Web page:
With Online Travel Agencies (OTAs) providing attractive discounts to travellers, hotels have the challenge of retaining their best guests and ensuring that one-time visitors become loyal repeat customers. Consider the fact that it typically costs a business 5 to 10 times more to capture a new customer than it does to sell to an existing one. As repeat customers spend an average of 67% more than new customers, it is in a hotels’ best interest to develop sophisticated loyalty programs that bring guests back to their properties. A loyalty program is a way to reward your returning guests so that you can spend less time and money chasing after new ones and more time developing mutually-beneficial relationships with the ones you already have. In turn, your loyal guests will be more likely to spread the word about your property and help you drive occupancy. Let’s explore some examples of great programs and best practices for creating or improving yours.
Create a Simple Point System
In 1981, American Airlines launched the first frequent flyer program, using “miles” as the unit of loyalty guests earned (with guests earning a mile for each mile flown). Nearly every airline followed suit. Many airlines, however, have since moved away from the miles model making rewards entirely revenue based. The equivalent to the American Airlines miles point system might be to offer guests free nights after a certain number of stays. Giving away nights for free is less beneficial to your bottom line than developing a point system where guests still have to spend some money. A revenue-based point system, by contrast, may encourage guests to book at your hotel whether or not they have earned a full night’s worth of rewards, and also encourages them to spend more money on-site on other amenities in order to receive additional points.
Consider a Tiered Program
Hyatt runs the loyalty program World of Hyatt, in which members can work their way up from a Discoverist to a Lifetime Globalist, by earning points based on dollars spent. Guests in programs like these are incentivized to spend more in order to move up the tiers. By letting these customers know where they stand in comparison to other guests, Hyatt capitalizes on feelings of exclusivity. Many people take pride in the frequency of their travel and appreciate a clear-cut metric for seeing their loyalty rewarded making recognition and status powerful rewards formats.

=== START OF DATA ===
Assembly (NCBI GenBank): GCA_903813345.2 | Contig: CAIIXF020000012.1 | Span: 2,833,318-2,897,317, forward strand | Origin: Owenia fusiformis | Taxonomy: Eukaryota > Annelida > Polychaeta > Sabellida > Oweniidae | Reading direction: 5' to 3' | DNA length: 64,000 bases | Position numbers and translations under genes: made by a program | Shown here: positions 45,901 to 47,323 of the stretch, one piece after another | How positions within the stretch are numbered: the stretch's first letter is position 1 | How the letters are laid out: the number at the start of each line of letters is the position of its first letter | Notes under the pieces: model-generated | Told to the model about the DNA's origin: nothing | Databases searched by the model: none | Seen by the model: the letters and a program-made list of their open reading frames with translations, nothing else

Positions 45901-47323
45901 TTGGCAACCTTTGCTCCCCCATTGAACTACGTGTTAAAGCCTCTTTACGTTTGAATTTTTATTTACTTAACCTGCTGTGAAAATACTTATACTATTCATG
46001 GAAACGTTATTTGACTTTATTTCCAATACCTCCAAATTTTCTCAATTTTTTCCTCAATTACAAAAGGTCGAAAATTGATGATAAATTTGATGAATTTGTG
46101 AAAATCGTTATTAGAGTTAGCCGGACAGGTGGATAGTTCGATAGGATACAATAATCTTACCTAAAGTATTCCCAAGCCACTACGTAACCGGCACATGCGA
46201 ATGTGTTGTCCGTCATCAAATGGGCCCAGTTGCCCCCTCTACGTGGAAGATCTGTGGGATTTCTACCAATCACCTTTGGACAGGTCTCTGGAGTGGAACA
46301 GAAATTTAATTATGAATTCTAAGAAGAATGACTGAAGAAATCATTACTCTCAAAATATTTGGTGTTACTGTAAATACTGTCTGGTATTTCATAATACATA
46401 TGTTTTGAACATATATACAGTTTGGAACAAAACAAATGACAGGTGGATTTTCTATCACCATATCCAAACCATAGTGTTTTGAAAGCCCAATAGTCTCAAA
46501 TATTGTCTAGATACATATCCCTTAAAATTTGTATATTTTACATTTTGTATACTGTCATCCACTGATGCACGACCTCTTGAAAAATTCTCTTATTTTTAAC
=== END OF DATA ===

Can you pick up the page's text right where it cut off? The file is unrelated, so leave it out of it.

Offer Non-Monetary Benefits
Non-monetary perks can be a cost-effective system to improve guest stays and encourage repeat visits. Omni Hotels offer free WiFi for members of their program—a smart move, considering that over 70% of travellers state that access to free WiFi influences their hotel choice. A room upgrade can often be offered at no additional cost on nights of lighter occupancy. The power of a hand-written note to a frequent guest is also an inexpensive way to show your appreciation. As guests respond well to immediate rewards, your loyalty program should not rely solely on a point-based system: you should consider offering little perks to your loyal guests along the way.
Integrate with Adjacent Services
Consider partnering with providers of services that travellers are interested in, like car rentals and tourist attractions. You might be able to negotiate kickbacks with these providers while providing extra benefits to your loyal customers. Integrating with other international hotel brands can also allow your guests to stay loyal even when they are traveling to locations where you might not have a property. For example, the Fairmont Hotel’s President Club allows guests to earn points when they travel internationally to Swissôtel or Raffles properties. In turn, this will drive guests from those properties to your hotel, thus increasing your reach and influence.
Customize Loyalty Offers Based on Guest History
A key part of running a successful loyalty program is knowing how and when to customize offers to guests. A successful loyalty program will use an innovative PMS system to personalize its loyalty offerings based on guests’ specific preferences. Your hotel’s PMS should store guest information in one centralized place regardless of whether they booked through your online booking engine or a third-party site. Having this information on hand allows you to give guests exactly what they want as a reward—whether that’s a free pass to the hotel’s gym for a guest who has used your amenities before, or a room upgrade on their wedding anniversary. Storing as much information as possible about your guests will allow you to give them what they really want, and help them to build a strong relationship with your property.
Working hard to gain and retain your guests’ loyalty is a worthy investment of both time and money. Designing the right program for your hotel can result in better knowledge about guest preferences, higher customer retention, greater guest satisfaction and a stronger reputation. By investing in your loyal customers, you can ensure that your A-list, revenue-generating guests return to your property for years to come.
Learn more about how an innovative PMS can help you manage a sophisticated loyalty program for your hotel properties.